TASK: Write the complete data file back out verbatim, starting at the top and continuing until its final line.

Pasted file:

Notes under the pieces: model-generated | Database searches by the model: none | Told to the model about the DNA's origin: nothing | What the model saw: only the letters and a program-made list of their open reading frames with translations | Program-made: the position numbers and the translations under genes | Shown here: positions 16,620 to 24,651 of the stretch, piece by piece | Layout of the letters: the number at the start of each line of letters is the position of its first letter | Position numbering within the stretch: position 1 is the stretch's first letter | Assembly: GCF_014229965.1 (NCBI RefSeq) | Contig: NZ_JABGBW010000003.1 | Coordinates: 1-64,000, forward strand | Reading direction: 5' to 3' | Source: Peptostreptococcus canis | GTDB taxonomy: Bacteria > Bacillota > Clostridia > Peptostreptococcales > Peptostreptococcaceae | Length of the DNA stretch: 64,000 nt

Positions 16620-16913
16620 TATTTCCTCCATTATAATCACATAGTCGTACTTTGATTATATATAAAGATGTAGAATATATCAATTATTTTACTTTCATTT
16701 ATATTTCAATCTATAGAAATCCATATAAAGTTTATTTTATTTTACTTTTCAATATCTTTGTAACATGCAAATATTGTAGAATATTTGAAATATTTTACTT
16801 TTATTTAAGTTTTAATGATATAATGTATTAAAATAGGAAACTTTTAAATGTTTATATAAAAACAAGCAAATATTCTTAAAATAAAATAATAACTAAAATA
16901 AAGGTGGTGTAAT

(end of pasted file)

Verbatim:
Notes under the pieces: model-generated | Database searches by the model: none | Told to the model about the DNA's origin: nothing | What the model saw: only the letters and a program-made list of their open reading frames with translations | Program-made: the position numbers and the translations under genes | Shown here: positions 16,620 to 24,651 of the stretch, piece by piece | Layout of the letters: the number at the start of each line of letters is the position of its first letter | Position numbering within the stretch: position 1 is the stretch's first letter | Assembly: GCF_014229965.1 (NCBI RefSeq) | Contig: NZ_JABGBW010000003.1 | Coordinates: 1-64,000, forward strand | Reading direction: 5' to 3' | Source: Peptostreptococcus canis | GTDB taxonomy: Bacteria > Bacillota > Clostridia > Peptostreptococcales > Peptostreptococcaceae | Length of the DNA stretch: 64,000 nt

Positions 16620-16913
16620 TATTTCCTCCATTATAATCACATAGTCGTACTTTGATTATATATAAAGATGTAGAATATATCAATTATTTTACTTTCATTT
16701 ATATTTCAATCTATAGAAATCCATATAAAGTTTATTTTATTTTACTTTTCAATATCTTTGTAACATGCAAATATTGTAGAATATTTGAAATATTTTACTT
16801 TTATTTAAGTTTTAATGATATAATGTATTAAAATAGGAAACTTTTAAATGTTTATATAAAAACAAGCAAATATTCTTAAAATAAAATAATAACTAAAATA
16901 AAGGTGGTGTAAT